Five Questions with Lake Forest Academy Field Hockey Coach Greta Kullby
By Jennifer Karras Greta Kullby was recently named head coach for varsity field hockey at Lake Forest Academy. A 2017 Lake Forest High School alumna, Kullby scored winning goals to help LFHS capture the state title her senior year. She then joined the Lafayette College team, a Division I program. She played three seasons as a midfielder and defender. In addition to coaching, Kullby is a first-grade teacher at the University of Chicago Charter School Donoghue Elementary. What’s one of your most memorable experiences playing field hockey?
Ironically, it's the State Tournament championship that we lost my sophomore year. I vividly remember losing the state tournament and feeling like this is only the beginning. Losing a game that meant everything to my teammates and senior leaders was the biggest motivator for all that I did next. It inspired me to be a better player. I aspired to be a leader like the captains from that year. And finally, it taught me to not take any moment for granted, as there is always something to learn or gain that brings you closer to your goals.
"Coaching just fills me up," says Greta Kullby (right), who is in her first year coaching the Lake Forest Academy varsity field hockey team.
What are some of the benefits of playing a team sport?
Team sports are respected for many reasons. They teach you how to collaborate, work hard, set goals, be accountable and be dependable. I think the one thing I would add to the overall conversation is that team sports have quite explicitly taught me how to respect and celebrate diversity. Not one person on a team is the same or is filling the same role. Learning to see differences in skill, spirit and work ethic as a strength has been a huge lesson to me beyond just sports.
When did you realize you had a desire to coach, and what do you love about leading a team?
I don't know if there was ever an "aha!" moment where I knew I was going to be a coach, but in high school and college I just loved the sport so much I couldn't hold back sharing that enthusiasm. Also, my coach Katie Beach, who owns and is the director of Windy City Field Hockey, encouraged and developed me not only as a player but as a coach as well. That’s definitely where it started. I always enjoyed being involved in showing young athletes how to set goals and then celebrating once they achieved it. From mastering a simple pull to a lift, a lift to a pop. I don't think there is a better moment as a coach than when you see something click in players and, all of a sudden, they look like a completely different team because of the growth they consciously make. And it’s funny because I feel like I should be tired -- I played, I coached, I was yelling, celebrating, jumping up and down, and yet I go home at the end of it with energy, as if I just drank five cups of coffee. Coaching just fills me up. And also, my parents are teachers and coaches, so you could say it runs in the family and just felt natural.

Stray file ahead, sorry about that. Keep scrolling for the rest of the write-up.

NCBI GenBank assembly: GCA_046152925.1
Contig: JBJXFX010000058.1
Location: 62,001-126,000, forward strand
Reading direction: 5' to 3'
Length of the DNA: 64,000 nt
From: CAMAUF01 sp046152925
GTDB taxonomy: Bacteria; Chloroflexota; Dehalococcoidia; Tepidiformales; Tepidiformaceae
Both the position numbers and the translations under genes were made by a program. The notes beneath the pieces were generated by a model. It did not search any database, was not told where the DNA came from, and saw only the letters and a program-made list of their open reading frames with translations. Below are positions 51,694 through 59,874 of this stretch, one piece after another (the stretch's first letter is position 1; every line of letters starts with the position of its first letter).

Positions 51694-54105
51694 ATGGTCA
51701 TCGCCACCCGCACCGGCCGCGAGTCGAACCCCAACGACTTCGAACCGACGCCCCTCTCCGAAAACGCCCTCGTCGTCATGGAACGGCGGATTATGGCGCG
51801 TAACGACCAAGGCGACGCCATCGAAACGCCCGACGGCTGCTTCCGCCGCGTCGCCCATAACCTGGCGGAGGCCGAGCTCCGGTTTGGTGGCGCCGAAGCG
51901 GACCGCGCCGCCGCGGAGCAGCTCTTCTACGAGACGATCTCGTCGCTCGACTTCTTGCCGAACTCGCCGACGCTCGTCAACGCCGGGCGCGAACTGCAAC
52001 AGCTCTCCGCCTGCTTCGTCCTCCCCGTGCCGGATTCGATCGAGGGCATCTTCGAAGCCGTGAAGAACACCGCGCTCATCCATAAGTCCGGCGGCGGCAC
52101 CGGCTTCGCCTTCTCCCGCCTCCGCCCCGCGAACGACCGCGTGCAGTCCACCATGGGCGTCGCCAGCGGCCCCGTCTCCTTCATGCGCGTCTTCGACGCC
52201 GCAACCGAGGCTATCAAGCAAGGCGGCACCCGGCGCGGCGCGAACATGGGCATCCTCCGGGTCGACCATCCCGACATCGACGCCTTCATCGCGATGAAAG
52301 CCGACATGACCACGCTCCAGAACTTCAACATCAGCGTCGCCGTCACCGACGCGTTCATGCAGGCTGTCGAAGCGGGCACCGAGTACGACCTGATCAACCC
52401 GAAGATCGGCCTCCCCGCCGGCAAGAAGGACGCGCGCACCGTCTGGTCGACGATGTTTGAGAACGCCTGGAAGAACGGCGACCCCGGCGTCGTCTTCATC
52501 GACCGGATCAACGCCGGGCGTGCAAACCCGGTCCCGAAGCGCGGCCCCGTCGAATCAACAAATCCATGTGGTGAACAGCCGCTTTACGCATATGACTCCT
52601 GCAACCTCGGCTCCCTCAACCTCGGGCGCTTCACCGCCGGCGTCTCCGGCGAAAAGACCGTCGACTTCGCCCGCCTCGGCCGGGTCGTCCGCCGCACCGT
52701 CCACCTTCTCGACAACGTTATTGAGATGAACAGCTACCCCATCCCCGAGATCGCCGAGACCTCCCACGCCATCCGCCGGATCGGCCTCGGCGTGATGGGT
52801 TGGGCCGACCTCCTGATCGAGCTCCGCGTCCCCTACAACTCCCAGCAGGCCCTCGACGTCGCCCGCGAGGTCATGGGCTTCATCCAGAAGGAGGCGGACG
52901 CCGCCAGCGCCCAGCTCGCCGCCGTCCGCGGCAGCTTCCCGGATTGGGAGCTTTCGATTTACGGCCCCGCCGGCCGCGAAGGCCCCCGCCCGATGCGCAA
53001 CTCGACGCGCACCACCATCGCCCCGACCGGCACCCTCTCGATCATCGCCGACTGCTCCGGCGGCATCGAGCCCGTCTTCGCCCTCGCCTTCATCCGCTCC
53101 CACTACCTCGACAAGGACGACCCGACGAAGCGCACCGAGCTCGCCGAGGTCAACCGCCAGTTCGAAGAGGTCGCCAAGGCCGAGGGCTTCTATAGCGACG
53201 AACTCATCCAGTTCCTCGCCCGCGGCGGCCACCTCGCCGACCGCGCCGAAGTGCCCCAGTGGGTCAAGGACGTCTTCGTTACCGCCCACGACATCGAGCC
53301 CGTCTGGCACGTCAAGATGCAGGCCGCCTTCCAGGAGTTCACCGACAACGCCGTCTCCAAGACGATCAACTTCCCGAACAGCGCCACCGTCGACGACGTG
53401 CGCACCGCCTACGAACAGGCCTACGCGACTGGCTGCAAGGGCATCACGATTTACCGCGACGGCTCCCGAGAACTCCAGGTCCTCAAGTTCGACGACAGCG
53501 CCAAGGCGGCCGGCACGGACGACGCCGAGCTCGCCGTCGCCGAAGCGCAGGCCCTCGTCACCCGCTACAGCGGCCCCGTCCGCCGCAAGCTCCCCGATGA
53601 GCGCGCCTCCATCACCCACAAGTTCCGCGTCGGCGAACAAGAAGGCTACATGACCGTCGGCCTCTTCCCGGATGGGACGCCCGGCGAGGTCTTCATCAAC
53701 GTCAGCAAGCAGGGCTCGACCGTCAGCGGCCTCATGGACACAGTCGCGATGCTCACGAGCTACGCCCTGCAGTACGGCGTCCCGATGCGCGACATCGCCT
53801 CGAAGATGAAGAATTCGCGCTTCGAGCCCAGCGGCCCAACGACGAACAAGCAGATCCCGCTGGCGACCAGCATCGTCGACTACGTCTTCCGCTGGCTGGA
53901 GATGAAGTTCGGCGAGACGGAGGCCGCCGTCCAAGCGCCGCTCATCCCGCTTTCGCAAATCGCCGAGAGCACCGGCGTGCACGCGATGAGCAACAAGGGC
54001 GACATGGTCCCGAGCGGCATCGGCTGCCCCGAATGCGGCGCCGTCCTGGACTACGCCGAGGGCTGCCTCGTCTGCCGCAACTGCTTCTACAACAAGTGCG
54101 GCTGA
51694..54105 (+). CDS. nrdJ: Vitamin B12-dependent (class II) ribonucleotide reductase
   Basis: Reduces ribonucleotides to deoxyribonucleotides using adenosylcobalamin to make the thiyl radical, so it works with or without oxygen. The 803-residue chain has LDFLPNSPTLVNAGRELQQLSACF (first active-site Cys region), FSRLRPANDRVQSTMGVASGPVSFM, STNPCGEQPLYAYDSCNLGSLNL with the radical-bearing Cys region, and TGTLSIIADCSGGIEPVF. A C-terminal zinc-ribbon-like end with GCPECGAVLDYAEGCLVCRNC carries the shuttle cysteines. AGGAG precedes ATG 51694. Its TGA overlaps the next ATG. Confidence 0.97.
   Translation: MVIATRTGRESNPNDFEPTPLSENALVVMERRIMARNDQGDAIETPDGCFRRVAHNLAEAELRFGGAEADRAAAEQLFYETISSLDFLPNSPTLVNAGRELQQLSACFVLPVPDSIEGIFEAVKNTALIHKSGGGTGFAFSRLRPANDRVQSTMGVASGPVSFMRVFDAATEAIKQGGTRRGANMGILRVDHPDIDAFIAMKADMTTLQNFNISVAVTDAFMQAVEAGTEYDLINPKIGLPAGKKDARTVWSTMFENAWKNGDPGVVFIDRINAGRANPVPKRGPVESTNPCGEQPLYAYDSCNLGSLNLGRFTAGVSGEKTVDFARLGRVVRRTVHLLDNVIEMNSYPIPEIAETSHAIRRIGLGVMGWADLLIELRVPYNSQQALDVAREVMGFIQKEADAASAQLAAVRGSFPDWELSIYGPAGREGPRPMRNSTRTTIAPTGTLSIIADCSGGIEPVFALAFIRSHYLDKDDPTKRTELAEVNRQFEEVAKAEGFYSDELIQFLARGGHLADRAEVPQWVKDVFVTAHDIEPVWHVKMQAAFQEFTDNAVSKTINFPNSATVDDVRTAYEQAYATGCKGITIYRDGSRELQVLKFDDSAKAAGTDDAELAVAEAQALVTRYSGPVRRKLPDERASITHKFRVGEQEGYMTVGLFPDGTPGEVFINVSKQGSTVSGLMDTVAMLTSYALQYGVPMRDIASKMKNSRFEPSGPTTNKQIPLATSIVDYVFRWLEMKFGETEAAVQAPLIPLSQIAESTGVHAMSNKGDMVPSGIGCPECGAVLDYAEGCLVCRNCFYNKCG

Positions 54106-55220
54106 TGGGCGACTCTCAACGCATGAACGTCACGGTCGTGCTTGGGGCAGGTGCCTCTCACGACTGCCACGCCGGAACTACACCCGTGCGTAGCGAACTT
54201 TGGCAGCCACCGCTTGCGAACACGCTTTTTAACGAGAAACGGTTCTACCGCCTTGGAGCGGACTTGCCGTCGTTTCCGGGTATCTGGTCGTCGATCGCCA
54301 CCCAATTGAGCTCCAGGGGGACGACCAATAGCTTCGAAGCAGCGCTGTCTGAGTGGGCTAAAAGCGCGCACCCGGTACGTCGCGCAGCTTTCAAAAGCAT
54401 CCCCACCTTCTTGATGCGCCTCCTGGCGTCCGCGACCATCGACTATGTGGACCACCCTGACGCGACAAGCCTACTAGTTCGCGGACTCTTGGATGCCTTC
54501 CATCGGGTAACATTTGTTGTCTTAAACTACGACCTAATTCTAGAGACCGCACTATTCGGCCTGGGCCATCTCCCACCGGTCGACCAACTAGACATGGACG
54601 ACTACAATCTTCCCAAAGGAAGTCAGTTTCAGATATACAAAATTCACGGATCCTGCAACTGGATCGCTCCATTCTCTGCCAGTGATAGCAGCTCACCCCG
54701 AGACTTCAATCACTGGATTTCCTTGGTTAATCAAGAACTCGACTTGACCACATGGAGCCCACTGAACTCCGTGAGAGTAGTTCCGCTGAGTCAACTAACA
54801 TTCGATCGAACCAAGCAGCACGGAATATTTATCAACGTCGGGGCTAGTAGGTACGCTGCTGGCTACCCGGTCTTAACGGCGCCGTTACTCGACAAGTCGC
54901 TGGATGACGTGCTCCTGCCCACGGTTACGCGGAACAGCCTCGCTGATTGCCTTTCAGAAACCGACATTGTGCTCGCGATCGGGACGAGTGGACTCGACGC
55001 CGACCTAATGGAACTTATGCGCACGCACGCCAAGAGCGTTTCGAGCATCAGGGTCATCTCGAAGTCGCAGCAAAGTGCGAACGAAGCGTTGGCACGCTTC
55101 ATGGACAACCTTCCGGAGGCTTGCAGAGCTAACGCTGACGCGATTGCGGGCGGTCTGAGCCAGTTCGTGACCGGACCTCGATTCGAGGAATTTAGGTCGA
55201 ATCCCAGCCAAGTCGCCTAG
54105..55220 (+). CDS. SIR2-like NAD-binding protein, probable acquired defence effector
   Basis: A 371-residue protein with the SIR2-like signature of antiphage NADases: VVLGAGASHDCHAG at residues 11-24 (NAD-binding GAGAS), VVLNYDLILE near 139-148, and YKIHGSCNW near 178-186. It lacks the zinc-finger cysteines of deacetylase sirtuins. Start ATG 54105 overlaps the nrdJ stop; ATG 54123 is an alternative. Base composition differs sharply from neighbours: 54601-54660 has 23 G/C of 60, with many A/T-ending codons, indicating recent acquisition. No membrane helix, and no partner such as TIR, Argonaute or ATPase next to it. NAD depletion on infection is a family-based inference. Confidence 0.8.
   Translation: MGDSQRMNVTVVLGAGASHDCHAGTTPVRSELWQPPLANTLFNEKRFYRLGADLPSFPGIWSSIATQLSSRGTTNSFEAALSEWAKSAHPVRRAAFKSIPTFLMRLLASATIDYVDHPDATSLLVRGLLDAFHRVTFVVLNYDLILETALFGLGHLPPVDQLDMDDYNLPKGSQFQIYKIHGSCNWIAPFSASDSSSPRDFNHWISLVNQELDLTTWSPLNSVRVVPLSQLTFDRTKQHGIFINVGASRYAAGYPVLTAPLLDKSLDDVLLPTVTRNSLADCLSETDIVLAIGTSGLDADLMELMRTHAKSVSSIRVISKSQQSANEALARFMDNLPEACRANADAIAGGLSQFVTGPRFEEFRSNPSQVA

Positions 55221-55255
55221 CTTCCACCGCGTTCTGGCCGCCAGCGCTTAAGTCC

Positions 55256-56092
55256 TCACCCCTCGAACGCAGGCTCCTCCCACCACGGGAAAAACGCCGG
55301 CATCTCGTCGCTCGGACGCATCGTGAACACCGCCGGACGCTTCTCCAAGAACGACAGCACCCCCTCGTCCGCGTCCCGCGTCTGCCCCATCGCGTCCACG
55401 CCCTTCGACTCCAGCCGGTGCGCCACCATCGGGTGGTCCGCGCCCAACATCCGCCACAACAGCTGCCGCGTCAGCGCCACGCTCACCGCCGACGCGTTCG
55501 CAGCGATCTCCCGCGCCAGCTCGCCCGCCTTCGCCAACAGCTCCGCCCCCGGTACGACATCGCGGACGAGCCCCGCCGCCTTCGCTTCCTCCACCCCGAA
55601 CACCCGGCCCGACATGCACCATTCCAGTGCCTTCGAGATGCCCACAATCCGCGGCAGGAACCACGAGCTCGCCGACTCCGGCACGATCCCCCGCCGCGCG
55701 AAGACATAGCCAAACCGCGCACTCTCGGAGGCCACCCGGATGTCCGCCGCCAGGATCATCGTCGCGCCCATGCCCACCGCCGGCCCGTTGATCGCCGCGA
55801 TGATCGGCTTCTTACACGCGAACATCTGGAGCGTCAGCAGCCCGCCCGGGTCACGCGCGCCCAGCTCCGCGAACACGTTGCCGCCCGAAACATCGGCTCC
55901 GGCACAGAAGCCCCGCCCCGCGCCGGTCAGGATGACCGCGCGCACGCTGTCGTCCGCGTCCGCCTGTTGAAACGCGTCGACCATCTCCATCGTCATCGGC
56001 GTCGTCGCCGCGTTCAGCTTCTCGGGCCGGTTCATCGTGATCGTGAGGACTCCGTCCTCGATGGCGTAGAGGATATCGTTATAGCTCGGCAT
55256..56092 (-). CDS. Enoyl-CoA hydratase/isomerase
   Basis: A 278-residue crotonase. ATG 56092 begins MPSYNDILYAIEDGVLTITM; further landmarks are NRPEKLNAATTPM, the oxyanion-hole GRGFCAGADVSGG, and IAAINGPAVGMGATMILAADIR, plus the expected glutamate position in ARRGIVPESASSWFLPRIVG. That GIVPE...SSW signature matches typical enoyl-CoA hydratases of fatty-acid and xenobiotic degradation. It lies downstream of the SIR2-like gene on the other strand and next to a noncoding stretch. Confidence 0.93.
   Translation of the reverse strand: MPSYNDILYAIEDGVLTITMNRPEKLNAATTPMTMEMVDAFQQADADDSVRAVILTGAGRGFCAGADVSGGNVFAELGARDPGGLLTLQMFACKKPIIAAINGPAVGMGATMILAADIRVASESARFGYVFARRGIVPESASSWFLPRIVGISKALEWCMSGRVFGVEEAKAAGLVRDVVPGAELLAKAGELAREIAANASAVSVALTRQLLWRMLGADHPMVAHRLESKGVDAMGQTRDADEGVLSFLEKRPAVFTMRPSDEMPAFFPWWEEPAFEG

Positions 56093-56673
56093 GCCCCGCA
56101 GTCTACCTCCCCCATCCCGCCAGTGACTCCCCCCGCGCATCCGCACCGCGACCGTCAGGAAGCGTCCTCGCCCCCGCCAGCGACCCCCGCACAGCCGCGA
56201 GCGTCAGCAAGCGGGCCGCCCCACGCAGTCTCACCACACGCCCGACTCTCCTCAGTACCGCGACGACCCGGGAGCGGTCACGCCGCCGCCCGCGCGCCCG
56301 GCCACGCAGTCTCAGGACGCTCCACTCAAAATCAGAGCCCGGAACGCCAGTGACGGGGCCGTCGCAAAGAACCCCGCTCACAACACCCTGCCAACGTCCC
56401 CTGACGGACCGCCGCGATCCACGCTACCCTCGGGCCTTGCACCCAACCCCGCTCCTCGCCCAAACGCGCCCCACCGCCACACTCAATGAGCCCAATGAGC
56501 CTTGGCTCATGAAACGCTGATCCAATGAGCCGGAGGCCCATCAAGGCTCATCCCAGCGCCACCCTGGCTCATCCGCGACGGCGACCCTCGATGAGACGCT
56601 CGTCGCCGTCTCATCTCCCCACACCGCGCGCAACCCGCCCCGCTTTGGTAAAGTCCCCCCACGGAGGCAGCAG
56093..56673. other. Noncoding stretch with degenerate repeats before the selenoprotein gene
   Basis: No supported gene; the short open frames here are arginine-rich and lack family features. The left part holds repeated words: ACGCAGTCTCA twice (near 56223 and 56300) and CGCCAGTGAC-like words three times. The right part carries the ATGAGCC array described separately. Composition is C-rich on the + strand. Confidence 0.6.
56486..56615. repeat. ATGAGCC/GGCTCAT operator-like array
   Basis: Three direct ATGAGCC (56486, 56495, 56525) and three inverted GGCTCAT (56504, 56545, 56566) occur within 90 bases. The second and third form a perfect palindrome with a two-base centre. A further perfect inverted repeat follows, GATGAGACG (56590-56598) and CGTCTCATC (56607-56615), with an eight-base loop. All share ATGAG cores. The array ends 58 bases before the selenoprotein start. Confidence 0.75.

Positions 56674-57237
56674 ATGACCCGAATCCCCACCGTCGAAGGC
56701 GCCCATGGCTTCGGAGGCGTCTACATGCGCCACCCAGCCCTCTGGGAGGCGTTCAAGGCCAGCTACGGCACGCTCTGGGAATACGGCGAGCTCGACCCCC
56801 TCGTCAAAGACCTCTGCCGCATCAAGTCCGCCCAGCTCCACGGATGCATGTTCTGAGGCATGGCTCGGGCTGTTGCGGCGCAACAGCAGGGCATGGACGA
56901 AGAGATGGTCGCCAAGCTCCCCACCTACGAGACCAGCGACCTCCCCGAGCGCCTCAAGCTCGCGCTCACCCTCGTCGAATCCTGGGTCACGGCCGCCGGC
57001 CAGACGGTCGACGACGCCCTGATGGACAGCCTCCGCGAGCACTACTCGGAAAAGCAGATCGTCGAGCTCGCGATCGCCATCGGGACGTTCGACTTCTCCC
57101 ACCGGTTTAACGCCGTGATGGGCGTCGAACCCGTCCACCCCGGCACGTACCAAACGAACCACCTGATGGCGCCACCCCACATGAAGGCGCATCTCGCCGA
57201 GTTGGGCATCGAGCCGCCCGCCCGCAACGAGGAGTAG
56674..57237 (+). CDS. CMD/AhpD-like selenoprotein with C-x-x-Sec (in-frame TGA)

Do you have to start playing a sport at a really young age to play in college?
No. I only started playing field hockey when I was 12, in middle school. I know one of my high school teammates who picked up a stick the fall of her freshman year in high school and played in college for a great team and at international levels too. I coach first and second graders now at the field hockey club I played for (Windy City), and I am just amazed. I think it shows how much the sport has grown, and I love sharing my enthusiasm and passion for the sport in this way, but it does not mean that they all will play in college, or even want to. If you are passionate about your sport, enjoy working hard, are coachable, and mirror these characteristics with your actions, you can play whatever sport you want in college. I don't think everyone would agree with me -- talent, skill, potential, whatever you want to call it, is a factor of course too. Cat Catanzaro, who still coaches at Lake Forest High School, told me, "Hard work beats talent when talent doesn't work hard," and in my experience, this has never failed to be true.
A trend seems to be that young athletes dedicate their time to one sport rather than playing multiple sports, at least through high school. Do athletes really need to focus on one sport?
I made this same mistake. I love field hockey but also played soccer for most of my life. In hindsight, I wish I didn't quit soccer in high school and even wish I had been brave enough to try other sports at a high school level. I believe this for many reasons: Burnout is real, and playing only one sport for so long makes us lose sight of why we love it; our bodies can only take so much overuse of the same muscle groups; teamwork and having different strengths, perspectives, understanding can improve the self but also your skill and ability in other sports. I think there are many benefits to doing multiple sports for as long as you can. But a part of this problem is that not all sports are flexible, for many reasons, whether it be the time commitment, availability or even financing. That's the reality created by the college-sport pipeline in America, and I think it would be to the benefit of more groups of people than we think to lean away from a single-sport elitism.